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  • Idiopathic Thrombocytopenia Purpura (ITP) (Child) [English] Public

    Idiopathic thrombocytopenia purpura (ITP) is an acquired disorder, resulting from an increase in the breakdown of platelets. ITP is not a cancer or malignancy. Platelets are small blood cells needed for normal blood clotting. In healthy people, old platelets are destroyed in the spleen by a type of white cell called a macrophage. With ITP, this process is much more rapid. Acute ITP occurs more frequently in children between the ages of two and nine, although it can occur in children of any age. ITP is found equally in boys and girls. The onset of ITP is generally sudden. Most cases occur a few days or even weeks after a viral infection, such as chicken pox, or a respiratory infection. Sometimes ITP can be caused by an unusual response in the body to a drug. Researchers think that antibodies formed naturally by the body’s immune system attach themselves to the platelets. The platelets are then rapidly destroyed. If the body is unable to produce enough new platelets to replace those destroyed by the antibodies, the number of platelets in the blood will decrease. (English)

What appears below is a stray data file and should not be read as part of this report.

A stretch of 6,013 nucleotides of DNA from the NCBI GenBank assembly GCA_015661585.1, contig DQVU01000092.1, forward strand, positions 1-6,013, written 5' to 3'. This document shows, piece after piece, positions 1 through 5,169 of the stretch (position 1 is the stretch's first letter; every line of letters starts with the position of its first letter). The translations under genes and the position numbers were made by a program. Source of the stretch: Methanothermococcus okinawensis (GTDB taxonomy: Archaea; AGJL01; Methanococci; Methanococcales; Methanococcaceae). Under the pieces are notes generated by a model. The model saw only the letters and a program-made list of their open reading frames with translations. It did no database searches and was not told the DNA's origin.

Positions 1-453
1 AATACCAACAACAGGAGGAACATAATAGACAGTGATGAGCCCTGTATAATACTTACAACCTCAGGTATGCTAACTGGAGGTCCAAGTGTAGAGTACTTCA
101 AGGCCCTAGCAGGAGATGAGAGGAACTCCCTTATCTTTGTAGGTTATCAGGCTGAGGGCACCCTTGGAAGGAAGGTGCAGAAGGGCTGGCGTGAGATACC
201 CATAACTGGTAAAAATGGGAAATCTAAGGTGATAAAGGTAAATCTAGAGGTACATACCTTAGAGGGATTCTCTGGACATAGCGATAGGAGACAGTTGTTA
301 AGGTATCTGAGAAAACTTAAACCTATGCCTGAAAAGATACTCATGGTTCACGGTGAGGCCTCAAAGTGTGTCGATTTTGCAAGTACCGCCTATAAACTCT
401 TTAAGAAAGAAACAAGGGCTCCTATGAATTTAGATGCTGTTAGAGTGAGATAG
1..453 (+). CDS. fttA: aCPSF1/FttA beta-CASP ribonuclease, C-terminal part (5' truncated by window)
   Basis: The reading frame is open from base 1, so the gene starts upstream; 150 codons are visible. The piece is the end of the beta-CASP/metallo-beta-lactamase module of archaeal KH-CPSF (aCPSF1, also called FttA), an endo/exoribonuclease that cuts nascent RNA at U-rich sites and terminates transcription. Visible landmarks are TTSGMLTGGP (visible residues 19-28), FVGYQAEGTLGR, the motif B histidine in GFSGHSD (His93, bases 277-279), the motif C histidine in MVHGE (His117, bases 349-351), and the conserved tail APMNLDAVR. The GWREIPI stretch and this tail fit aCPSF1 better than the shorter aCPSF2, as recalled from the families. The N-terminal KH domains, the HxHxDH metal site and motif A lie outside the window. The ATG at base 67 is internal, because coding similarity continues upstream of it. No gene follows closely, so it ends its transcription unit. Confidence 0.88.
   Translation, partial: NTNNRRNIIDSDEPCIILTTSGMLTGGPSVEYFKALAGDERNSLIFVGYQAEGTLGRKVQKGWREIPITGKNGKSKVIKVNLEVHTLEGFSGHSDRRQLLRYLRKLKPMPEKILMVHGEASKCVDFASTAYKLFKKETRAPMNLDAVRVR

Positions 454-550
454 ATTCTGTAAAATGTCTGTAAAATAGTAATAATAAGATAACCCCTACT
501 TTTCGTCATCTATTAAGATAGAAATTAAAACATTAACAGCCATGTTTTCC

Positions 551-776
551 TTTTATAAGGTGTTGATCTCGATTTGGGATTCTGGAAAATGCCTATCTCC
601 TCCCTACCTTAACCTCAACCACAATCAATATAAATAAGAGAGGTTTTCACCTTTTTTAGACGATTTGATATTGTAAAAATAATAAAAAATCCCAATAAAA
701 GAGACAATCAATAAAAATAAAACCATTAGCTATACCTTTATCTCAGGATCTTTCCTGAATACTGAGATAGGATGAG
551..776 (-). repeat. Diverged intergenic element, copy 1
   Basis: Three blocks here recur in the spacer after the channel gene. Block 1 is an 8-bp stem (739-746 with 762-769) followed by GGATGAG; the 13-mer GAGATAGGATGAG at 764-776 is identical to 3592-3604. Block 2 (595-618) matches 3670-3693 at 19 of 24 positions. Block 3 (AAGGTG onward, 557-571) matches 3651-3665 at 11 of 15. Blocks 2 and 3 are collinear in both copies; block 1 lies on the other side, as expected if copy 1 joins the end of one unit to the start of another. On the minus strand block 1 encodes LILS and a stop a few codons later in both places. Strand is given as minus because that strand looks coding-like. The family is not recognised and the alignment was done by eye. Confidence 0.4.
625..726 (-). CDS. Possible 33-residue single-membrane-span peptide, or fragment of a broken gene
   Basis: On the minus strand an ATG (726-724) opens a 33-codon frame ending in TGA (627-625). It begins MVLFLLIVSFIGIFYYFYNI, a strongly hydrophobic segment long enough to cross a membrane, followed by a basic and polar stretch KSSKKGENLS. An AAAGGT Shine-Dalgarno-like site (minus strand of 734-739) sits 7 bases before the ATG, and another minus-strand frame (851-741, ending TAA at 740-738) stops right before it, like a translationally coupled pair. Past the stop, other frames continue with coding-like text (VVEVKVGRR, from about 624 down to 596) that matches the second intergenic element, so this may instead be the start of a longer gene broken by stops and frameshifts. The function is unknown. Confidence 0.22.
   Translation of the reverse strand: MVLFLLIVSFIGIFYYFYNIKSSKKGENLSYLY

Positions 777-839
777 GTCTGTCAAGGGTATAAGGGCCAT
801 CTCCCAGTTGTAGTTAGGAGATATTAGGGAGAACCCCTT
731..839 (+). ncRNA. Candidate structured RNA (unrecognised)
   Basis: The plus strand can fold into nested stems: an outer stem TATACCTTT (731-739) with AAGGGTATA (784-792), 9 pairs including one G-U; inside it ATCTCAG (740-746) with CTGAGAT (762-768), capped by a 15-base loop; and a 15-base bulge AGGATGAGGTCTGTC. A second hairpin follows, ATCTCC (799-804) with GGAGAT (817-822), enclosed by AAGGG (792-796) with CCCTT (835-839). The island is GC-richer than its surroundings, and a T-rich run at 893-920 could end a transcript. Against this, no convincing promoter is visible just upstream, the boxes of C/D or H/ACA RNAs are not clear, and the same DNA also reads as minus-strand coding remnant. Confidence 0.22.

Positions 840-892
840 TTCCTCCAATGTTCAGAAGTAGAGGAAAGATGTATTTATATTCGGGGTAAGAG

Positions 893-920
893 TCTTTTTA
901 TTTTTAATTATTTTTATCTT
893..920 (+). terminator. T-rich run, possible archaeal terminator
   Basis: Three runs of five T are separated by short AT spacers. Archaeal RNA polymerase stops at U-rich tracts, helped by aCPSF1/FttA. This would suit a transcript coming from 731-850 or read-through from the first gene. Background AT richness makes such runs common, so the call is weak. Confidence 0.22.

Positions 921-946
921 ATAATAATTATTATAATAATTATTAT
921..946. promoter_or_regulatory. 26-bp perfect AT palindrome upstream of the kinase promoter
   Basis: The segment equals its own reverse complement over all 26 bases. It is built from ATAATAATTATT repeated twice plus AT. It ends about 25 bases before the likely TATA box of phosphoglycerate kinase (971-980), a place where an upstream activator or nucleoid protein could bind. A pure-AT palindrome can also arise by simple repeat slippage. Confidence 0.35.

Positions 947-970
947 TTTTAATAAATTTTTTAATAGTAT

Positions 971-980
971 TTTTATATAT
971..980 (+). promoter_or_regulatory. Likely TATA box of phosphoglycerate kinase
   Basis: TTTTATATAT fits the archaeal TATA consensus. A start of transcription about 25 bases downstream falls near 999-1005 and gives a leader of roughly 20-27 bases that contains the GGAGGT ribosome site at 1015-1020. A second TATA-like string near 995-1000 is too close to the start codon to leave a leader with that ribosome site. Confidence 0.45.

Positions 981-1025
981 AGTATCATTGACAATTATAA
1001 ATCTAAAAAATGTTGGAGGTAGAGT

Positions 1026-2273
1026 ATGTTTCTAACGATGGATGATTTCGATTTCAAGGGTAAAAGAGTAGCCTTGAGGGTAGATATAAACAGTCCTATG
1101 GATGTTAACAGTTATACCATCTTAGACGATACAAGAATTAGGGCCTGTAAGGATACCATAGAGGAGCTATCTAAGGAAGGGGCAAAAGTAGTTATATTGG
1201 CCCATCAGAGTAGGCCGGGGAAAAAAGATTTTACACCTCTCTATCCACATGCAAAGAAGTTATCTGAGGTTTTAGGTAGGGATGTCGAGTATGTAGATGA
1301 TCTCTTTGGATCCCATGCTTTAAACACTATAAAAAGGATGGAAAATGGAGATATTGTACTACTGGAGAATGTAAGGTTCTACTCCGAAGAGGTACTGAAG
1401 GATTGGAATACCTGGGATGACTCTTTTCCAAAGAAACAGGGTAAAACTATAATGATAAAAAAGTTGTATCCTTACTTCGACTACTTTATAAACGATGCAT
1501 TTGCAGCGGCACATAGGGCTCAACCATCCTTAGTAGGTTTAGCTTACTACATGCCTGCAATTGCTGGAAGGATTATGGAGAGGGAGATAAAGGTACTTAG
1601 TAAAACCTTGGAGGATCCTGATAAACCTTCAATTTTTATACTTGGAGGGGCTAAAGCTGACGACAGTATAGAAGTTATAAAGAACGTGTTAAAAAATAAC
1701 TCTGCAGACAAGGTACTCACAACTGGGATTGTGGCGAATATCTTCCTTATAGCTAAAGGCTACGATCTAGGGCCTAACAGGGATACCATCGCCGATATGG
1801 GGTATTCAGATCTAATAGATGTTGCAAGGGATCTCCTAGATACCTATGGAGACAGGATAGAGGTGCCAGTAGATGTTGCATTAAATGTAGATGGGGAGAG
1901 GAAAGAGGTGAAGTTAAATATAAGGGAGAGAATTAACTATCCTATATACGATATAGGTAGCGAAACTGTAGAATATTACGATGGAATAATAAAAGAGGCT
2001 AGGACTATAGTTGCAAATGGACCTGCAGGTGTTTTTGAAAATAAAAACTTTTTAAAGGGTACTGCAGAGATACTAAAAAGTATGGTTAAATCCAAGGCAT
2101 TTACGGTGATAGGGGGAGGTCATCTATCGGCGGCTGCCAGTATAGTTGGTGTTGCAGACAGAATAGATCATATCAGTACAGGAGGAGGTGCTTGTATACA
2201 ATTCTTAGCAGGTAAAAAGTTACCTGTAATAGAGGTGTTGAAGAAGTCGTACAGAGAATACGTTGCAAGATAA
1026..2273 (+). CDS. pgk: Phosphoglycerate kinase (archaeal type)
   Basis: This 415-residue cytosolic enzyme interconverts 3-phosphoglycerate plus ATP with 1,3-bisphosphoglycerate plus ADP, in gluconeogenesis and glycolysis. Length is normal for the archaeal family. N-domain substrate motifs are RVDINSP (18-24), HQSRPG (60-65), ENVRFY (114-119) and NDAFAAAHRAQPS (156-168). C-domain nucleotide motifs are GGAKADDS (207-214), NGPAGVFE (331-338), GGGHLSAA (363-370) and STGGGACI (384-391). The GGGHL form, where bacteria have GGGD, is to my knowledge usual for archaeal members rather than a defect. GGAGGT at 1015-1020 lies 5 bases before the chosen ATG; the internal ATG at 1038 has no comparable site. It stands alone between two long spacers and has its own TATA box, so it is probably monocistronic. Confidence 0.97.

URL:
    http://www.aboutkidshealth.ca/En/HealthAZ/Conditio...

    Body Location:
    • Blood, Heart and Circulation
    Diagnosis and Therapy:
    • Symptoms
    Disorders and Conditions:
    • Blood Disorder,
    • Idiopathic Thrombocytopenia Purpura (ITP)
    Keywords:
    • Bleeding,
    • Bruises,
    • Red Blotches,
    • Blood,
    • Platelets
    Demographic:
    • Children,
    • Infants,
    • Teen/Adolescent
    Site:
    • Fraser Health
    Program:
    • MICY
    Professional or Practice Group:
    • Nursing,
    • Medicine
    Format:
    Factsheet
    Paper Size:
    8.5 x 11 Letter
    Paper Colour:
    White
    Title Page Paper Colour:
    White
    Folding:
    No fold
    Reproduction Rights:
    Linking Policy: http://www.aboutkidshealth.ca/En/AboutUs/Pages/Linking-Policy.aspx
    Record Type:
    Website
    Revision Date:
    June 02, 2011
    Next Revision Date:
    June 02, 2015
    Record Created:
    June 20, 2013
    Record Modified:
    March 28, 2019

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